• Participants used yellow border.
  • Troop/Unit used green border.
  • International Service Team (IST) used medium-blue border.
  • Contingent, National and Regional Staff used navy-blue border.
  • Jamboree Organizing Team (JOT) used purple border.

Sub-camps were "Home" areas for the duration of EuroJam. There were 8 sub-camps for participants, named after rivers and mountains in Europe. They were separated by "Hubs", Mountain Hub and River Hub.

Mountain Hub sub-camps: Alp, Carpathian, Pyrenees, Snowdonia. River Hub sub-camps: Danube, Oder, Rhine, Tagus. There was also an adult sub-camp, Lake Geneva.

The Plaza was the central area of the campsite, located in front of Hylands House. The Plaza was the location for all services that the participants needed during EuroJam. The Plaza included shops, cafes, an internet cafe, payphone, the EuroJam radio station and areas for the "Evening Programme"

The program was a wide range of activities on the main site and three off-site locations.

EuroVille was packed full of activities ranging from sports to music, from culture to technology, and from creativity to global development. There were five EuroVilles around the site, named after seas in Europe, Adriatic Sea, Baltic Sea, Irish Sea, Mediterranean Sea, and North Sea. EuroVille activities were specially created by Scouts and Guides from across Europe for EuroJam.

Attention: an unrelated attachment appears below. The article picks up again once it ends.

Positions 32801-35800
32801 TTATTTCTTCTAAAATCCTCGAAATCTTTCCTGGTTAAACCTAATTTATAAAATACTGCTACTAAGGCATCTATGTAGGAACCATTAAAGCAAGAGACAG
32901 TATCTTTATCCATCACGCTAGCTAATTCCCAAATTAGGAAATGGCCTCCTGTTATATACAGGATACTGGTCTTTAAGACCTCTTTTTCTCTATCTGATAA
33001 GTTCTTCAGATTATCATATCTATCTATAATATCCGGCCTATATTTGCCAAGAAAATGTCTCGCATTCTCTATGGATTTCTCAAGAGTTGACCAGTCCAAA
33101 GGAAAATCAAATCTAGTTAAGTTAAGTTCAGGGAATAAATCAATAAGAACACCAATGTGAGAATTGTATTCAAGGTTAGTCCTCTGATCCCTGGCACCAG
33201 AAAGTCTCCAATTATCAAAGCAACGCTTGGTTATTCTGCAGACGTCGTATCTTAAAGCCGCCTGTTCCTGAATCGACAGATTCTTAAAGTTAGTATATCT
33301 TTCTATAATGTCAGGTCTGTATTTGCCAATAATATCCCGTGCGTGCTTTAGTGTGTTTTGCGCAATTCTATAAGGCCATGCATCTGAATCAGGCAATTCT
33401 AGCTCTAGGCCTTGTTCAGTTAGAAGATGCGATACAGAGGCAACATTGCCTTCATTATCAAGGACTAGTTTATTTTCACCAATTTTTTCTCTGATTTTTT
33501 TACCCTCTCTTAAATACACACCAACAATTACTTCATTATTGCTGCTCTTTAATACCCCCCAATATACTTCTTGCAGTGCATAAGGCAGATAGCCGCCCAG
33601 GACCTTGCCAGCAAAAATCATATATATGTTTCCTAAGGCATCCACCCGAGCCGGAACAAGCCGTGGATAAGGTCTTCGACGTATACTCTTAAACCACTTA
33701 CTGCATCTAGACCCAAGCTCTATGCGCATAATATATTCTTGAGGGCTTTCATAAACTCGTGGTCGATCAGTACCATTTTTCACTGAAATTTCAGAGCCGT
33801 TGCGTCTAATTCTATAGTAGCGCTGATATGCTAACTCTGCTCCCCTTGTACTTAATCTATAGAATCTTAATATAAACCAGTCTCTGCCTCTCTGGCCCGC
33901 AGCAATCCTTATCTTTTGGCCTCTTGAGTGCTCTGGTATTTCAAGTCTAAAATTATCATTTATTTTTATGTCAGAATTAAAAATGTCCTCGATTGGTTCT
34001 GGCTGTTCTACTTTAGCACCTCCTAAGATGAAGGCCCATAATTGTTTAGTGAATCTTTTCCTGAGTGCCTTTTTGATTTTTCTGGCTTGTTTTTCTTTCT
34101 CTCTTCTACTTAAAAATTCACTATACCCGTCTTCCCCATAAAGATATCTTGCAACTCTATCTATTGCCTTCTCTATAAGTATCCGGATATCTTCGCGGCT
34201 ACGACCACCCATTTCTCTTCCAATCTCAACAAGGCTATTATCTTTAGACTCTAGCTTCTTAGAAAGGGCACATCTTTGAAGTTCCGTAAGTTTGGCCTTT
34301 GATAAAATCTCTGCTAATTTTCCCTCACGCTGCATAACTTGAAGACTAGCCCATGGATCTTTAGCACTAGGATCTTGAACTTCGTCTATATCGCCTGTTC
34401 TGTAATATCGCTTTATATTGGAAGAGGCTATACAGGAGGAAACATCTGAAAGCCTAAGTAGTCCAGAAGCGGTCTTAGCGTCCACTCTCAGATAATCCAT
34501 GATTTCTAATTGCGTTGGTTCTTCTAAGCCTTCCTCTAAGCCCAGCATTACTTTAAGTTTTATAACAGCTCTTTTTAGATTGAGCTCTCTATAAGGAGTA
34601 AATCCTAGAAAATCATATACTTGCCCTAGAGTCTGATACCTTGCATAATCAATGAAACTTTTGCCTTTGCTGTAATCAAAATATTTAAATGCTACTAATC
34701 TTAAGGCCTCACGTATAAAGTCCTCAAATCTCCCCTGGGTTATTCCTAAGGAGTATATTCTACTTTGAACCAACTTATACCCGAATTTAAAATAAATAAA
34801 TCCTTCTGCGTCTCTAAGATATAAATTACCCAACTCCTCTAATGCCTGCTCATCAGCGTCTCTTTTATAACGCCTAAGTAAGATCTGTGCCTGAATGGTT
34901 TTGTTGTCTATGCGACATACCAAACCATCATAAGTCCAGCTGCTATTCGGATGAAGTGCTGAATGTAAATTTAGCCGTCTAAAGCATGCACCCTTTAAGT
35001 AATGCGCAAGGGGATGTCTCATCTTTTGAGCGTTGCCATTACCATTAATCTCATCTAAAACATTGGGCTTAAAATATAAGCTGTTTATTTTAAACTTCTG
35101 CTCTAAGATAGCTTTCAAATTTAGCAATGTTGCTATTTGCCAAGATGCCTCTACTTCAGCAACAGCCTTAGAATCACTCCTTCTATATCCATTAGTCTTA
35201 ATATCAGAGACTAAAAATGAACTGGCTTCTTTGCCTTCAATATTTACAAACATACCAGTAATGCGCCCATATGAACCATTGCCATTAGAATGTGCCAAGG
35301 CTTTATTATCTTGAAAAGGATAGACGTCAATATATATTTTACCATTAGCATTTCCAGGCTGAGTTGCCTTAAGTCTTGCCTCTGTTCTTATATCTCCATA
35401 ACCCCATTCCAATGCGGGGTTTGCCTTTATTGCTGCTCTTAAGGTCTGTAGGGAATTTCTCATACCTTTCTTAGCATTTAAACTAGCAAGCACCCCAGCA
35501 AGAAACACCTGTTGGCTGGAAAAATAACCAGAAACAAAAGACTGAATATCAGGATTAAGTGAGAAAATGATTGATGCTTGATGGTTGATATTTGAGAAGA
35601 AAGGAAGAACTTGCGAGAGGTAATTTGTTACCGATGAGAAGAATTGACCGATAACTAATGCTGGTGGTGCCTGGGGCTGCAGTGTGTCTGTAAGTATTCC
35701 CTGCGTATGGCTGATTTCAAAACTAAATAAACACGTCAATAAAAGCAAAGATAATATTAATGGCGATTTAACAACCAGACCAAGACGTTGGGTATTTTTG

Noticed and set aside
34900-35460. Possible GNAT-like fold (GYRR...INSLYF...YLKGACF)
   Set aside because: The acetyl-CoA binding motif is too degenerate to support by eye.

Global Development Village gave the participants the chance to learn how to change the world for good – through hands-on activities run by some of the organisations already doing so.

Choice Time provided participants with areas around the EuroJam campsite to meet new friends, and try out a range of walk-in activities. Participants could also explore other Programme areas as:

  • Energise: Challenges and activities, covering topics such as survival, teamwork, relaxation and a full-size circus.
  • Global Development Boulevard: A special exhibition area with display and drop-in activities for anyone to visit. Some of the tents had displays by organisations such as Oxfam to give the participants information of global issues, and other tent
  • Village UK: A exhibition about the UK
  • Faith and Beliefs Zone: A place set aside for participants to explore aspects of faith and beliefs. Represented religions were Buddhism, Islam, Catholicism, Anglicanism.